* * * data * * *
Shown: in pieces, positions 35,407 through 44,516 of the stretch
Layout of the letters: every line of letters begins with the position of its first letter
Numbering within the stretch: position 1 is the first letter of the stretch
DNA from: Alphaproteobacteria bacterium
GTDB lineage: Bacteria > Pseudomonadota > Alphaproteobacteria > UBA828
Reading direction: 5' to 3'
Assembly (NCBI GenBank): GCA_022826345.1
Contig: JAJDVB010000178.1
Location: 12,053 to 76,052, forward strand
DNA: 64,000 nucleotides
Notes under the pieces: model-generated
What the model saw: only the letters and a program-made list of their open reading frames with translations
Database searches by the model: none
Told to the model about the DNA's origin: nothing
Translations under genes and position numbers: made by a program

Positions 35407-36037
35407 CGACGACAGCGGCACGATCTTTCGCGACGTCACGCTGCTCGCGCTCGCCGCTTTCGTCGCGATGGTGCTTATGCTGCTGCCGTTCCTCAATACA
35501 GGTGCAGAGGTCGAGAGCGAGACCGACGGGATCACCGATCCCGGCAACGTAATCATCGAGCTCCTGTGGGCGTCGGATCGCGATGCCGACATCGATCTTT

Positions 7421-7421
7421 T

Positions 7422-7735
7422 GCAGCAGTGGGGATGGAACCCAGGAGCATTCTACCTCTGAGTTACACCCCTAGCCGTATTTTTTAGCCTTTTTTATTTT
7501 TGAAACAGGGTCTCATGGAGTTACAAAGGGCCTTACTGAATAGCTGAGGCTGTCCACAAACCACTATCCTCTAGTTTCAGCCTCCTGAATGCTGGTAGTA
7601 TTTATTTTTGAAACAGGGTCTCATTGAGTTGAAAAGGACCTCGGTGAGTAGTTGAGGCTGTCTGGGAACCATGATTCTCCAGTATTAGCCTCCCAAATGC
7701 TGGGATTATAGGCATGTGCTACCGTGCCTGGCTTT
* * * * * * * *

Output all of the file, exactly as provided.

Shown: in pieces, positions 35,407 through 44,516 of the stretch
Layout of the letters: every line of letters begins with the position of its first letter
Numbering within the stretch: position 1 is the first letter of the stretch
DNA from: Alphaproteobacteria bacterium
GTDB lineage: Bacteria > Pseudomonadota > Alphaproteobacteria > UBA828
Reading direction: 5' to 3'
Assembly (NCBI GenBank): GCA_022826345.1
Contig: JAJDVB010000178.1
Location: 12,053 to 76,052, forward strand
DNA: 64,000 nucleotides
Notes under the pieces: model-generated
What the model saw: only the letters and a program-made list of their open reading frames with translations
Database searches by the model: none
Told to the model about the DNA's origin: nothing
Translations under genes and position numbers: made by a program

Positions 35407-36037
35407 CGACGACAGCGGCACGATCTTTCGCGACGTCACGCTGCTCGCGCTCGCCGCTTTCGTCGCGATGGTGCTTATGCTGCTGCCGTTCCTCAATACA
35501 GGTGCAGAGGTCGAGAGCGAGACCGACGGGATCACCGATCCCGGCAACGTAATCATCGAGCTCCTGTGGGCGTCGGATCGCGATGCCGACATCGATCTTT

Positions 7421-7421
7421 T

Positions 7422-7735
7422 GCAGCAGTGGGGATGGAACCCAGGAGCATTCTACCTCTGAGTTACACCCCTAGCCGTATTTTTTAGCCTTTTTTATTTT
7501 TGAAACAGGGTCTCATGGAGTTACAAAGGGCCTTACTGAATAGCTGAGGCTGTCCACAAACCACTATCCTCTAGTTTCAGCCTCCTGAATGCTGGTAGTA
7601 TTTATTTTTGAAACAGGGTCTCATTGAGTTGAAAAGGACCTCGGTGAGTAGTTGAGGCTGTCTGGGAACCATGATTCTCCAGTATTAGCCTCCCAAATGC
7701 TGGGATTATAGGCATGTGCTACCGTGCCTGGCTTT